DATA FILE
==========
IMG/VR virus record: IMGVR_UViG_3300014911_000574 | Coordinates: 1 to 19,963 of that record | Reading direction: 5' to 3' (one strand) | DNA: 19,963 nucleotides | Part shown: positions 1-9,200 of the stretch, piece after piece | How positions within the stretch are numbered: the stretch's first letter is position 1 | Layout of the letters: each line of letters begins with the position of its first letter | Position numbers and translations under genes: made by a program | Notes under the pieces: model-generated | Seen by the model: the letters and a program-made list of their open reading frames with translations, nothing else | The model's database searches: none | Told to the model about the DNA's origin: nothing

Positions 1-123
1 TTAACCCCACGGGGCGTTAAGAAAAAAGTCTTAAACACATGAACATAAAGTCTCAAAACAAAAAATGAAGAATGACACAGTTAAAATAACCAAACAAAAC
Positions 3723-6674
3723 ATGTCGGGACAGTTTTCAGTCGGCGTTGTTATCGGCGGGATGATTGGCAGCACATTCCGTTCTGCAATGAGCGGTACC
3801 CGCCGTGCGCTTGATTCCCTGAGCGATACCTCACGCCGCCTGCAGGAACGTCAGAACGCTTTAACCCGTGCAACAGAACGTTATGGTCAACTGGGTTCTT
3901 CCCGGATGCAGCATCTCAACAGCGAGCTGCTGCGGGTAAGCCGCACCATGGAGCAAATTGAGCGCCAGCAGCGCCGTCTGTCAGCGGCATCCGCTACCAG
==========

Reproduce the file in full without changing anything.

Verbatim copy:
IMG/VR virus record: IMGVR_UViG_3300014911_000574 | Coordinates: 1 to 19,963 of that record | Reading direction: 5' to 3' (one strand) | DNA: 19,963 nucleotides | Part shown: positions 1-9,200 of the stretch, piece after piece | How positions within the stretch are numbered: the stretch's first letter is position 1 | Layout of the letters: each line of letters begins with the position of its first letter | Position numbers and translations under genes: made by a program | Notes under the pieces: model-generated | Seen by the model: the letters and a program-made list of their open reading frames with translations, nothing else | The model's database searches: none | Told to the model about the DNA's origin: nothing

Positions 1-123
1 TTAACCCCACGGGGCGTTAAGAAAAAAGTCTTAAACACATGAACATAAAGTCTCAAAACAAAAAATGAAGAATGACACAGTTAAAATAACCAAACAAAAC
Positions 3723-6674
3723 ATGTCGGGACAGTTTTCAGTCGGCGTTGTTATCGGCGGGATGATTGGCAGCACATTCCGTTCTGCAATGAGCGGTACC
3801 CGCCGTGCGCTTGATTCCCTGAGCGATACCTCACGCCGCCTGCAGGAACGTCAGAACGCTTTAACCCGTGCAACAGAACGTTATGGTCAACTGGGTTCTT
3901 CCCGGATGCAGCATCTCAACAGCGAGCTGCTGCGGGTAAGCCGCACCATGGAGCAAATTGAGCGCCAGCAGCGCCGTCTGTCAGCGGCATCCGCTACCAG